The interest rates of bonds keep changing in the market and this exposes investors to a risk known as interest rate risks. The interest rate risk is the risk arising due to the fluctuation of interest rates. It is pretty common in the markets and investors to keep a close eye on these types of risks to calculate the value of their portfolio including bonds and equity shares.
Bonds with longer maturity have a higher risk than a bond of shorter maturity. For example, in a case of a bond that gives 10% back annually for a par value of INR 100 annually, it would be a wise decision to withdraw the money after six months (INR 105) and reinvest it in some other vehicle.
The example given above shows the relationship between interest rise and the loss of a bond's value. While purchasing a bond, the investor assumes that when interest rates rise, he or she will give the opportunity of earning more up by not selling the bonds he or she currently holds.
Although all bonds are affected by interest rate fluctuations, the magnitudes differ widely. The interest rates are subject to sensitivities arising due to fluctuations. So, it is helpful to derive the bond's duration while assessing the risks.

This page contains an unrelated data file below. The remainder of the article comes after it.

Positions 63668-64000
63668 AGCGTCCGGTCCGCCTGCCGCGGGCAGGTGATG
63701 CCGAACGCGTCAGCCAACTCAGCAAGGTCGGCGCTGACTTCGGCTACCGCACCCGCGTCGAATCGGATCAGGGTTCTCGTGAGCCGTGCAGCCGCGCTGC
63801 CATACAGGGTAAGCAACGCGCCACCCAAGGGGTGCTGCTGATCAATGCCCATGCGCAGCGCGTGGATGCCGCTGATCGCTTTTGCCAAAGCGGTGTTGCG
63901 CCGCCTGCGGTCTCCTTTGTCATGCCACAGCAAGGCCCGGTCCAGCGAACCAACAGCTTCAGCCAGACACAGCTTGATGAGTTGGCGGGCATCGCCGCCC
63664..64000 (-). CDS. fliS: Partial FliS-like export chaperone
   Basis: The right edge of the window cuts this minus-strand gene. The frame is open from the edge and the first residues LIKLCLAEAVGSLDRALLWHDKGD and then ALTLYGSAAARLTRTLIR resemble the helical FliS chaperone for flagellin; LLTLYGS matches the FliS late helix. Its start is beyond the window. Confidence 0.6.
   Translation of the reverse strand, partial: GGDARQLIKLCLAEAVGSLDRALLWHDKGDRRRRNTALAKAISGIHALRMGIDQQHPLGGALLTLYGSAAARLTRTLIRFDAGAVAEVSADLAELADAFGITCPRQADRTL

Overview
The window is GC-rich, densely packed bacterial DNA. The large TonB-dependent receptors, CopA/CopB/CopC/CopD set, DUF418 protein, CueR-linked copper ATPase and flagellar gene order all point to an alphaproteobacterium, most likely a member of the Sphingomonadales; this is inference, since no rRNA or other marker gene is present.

Hedging − The interest rate risks can be mitigated to a large extent by hedging. The hedging strategies generally include the purchase of different types of derivatives. The most common examples include options, futures, interest rate swaps, and forward rate agreements (FRAs).
Diversification − By diversifying the portfolio, investors can diminish the risk factors. As all bonds don't go down together, diversification is meaningful and helpful in mitigating the interest risks.
Interest rate risks are risks associated with the interest of a bond. Usually, a loss of interest is considered in interest rate risks rather than gains from them.
Bonds with longer maturity periods pay less and are riskier. The decision to buy redeemable bonds and sell them at an opportune moment is the key to get the best returns on investment.
It is imperative that investors pre-judge the interest rate fluctuations to mitigate their interest rate risks. Buying too risky or too stable options may both be harmful in a financial sense.
By hedging or diversifying their portfolio, investors can protect the value of their investments from going down.